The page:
The Report gives us over 200 ways to cut red tape for farmers and food producers. I can’t promise that we will implement all of them but we have already begun taking action. By reducing the paperwork required under Nitrate Regulations and moving away from paper based reporting for pig and cattle movement online.
What I can’t promise is that the current Government will tear up swathes of regulation - that never works because most regulation has a sensible purpose. What we need to look at instead is the way that regulation has been implemented - the red tape and the form filling.
Meat Hygiene Charging
The Task Force report contains a section on one issue which I know concerns you - meat inspection. Jeff Rooker will be speaking after lunch to update you on the FSA Board’s discussion yesterday. He will be talking to Health and Rural Affairs Ministers in all four parts of the UK now that the Board has reached its conclusions on charges. There will also be a process involving a Cabinet Committee made up of Ministers who are concerned about regulation more generally.
Contrary to some comments I do not think the issue is primarily about full cost recovery, but about what those costs are.
The watchwords for me are cost effectiveness and transparency. Tim Smith also made it clear yesterday that the FSA will consider the recommendations made by Richard Macdonald’s task Force.
The Macdonald Task Force did not look at charging per se, but it did look at the controls and at inspection and audit systems. I commend the work that FSA is doing here and within the EU to move to more risk-based and proportionate controls. I expect the Agency to consider Richard’s recommendation that where a plant has ‘earned recognition’ with a track record of good compliance, it should be able to choose to use an accredited private sector provider for meat inspections. The Agency would retain its Competent Authority audit and verification function.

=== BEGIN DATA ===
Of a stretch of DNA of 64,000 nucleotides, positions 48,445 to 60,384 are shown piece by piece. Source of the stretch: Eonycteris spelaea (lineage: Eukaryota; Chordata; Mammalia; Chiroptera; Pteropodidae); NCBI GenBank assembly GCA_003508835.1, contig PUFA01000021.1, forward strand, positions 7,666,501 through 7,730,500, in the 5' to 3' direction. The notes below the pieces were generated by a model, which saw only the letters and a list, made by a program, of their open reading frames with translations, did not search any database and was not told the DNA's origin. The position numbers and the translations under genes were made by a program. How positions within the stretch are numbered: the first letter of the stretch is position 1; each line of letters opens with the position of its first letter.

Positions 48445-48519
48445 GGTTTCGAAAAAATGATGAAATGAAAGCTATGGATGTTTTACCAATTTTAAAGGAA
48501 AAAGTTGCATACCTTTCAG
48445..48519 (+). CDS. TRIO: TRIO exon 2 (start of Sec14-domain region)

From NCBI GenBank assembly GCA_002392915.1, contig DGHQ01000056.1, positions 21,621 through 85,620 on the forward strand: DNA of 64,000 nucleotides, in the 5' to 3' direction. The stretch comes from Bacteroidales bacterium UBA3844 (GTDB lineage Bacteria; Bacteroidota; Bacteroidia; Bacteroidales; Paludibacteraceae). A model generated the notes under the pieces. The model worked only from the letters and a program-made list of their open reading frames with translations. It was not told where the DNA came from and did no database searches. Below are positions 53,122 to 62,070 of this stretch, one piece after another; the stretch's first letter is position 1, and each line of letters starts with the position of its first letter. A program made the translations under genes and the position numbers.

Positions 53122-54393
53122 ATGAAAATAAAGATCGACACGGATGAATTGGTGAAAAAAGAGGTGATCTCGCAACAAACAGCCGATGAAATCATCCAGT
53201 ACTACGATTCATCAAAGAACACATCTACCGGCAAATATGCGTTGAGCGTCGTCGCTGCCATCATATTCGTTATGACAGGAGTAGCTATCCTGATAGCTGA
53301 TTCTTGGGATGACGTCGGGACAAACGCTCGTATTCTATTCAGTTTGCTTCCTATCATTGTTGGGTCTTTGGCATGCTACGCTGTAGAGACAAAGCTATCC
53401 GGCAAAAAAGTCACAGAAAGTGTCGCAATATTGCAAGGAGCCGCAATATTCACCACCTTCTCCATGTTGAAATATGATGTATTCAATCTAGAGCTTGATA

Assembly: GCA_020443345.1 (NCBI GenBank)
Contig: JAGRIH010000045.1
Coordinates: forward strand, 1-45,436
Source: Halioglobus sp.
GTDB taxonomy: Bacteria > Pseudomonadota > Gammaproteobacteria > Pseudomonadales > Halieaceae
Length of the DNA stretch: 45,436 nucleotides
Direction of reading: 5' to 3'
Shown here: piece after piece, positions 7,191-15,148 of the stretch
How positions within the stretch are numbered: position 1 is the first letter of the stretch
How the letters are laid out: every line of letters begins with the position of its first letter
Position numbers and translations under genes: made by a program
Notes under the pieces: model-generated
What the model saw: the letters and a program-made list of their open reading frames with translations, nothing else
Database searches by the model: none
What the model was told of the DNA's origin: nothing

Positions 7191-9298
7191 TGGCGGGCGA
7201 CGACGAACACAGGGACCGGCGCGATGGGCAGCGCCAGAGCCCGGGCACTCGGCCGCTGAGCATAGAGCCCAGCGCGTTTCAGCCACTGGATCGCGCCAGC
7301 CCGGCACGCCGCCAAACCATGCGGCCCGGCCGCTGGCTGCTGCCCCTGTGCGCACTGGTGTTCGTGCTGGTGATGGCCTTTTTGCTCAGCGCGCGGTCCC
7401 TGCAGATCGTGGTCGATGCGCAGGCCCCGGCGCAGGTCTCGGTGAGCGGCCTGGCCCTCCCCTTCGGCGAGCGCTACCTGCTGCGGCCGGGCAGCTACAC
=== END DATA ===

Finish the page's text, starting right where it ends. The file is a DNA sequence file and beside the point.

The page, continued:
That is why I mentioned earlier the issue of welfare. If we are to trust plant operators then first we have to be certain that the practices we have seen film of are stamped out. They make it harder for us to argue for more trust.
Honesty in food labelling is a priority for this Government. Clear, useful, information allowing consumers choice of standards and of origin. Because British bacon for example should mean just that.
Last year organisations from the food chain helped us develop a set of industry principles to improve Country of Origin Labelling for meat and dairy products.
Organisations from across the food chain - including the BMPA - have now signed-up to the principles. But this work does not stop there.
We are monitoring progress. Today we are publishing our first evaluation of what the picture currently looks like with labelling. It shows that many parts of the industry are already labelling food with its origin in some form, but that there is great potential for improvement. We’ll use this benchmark to measure progress in the future.
It’s not only the retail sector who should be involved - the service sector also needs to play its part. I know the service sector is diverse, with its own challenges, and that’s why we’ll be working with them to make sure consumers get the right information. But I am pleased that some representatives of the sector have signed up to the principles.
Trade / Mercusor
I know the negotiations on the trade deal with Mercosur (Brazil, Argentina, Paraguay and Uruguay) are of concern to many of you. It is the most significant of the Trade Agreements the EU is currently negotiating - if concluded it would create the world’s largest trading bloc.
There’s a balance we need to achieve to take full advantage here. The EU’s preliminary impact assessments suggest that there will be an overall net benefit to the UK from concluding a deal. But also a fall in production in parts of the UK agricultural sector.
We will be working with the Commission about how best to frame an offer to Mercosur, while providing the best possible trade and investment opportunities for our domestic industry. **
I started by referring to the last year’s trade and I would like to end by giving you some further thoughts on trade. Last year was a record year for our food exports - nearly £11bn and you know how lamb prices particularly have been driven by exports. Equally pig prices have been depressed by imports. This volatility is a feature of world markets but it should also remind us of the importance of our domestic industry. We need to think of stability at home and to maintain production.
That brings me to this week’s publication of the draft Bill for a supermarket code adjudicator. His or her role will be to enforce that code - at the heart of which is fair terms of trade. Retailers argue that the post isn’t necessary. My response is, fine, he or she won’t have much to do. If we are to maintain a domestic supply base, which was at the heart of the Competition Commission’s proposals - they must be treated fairly.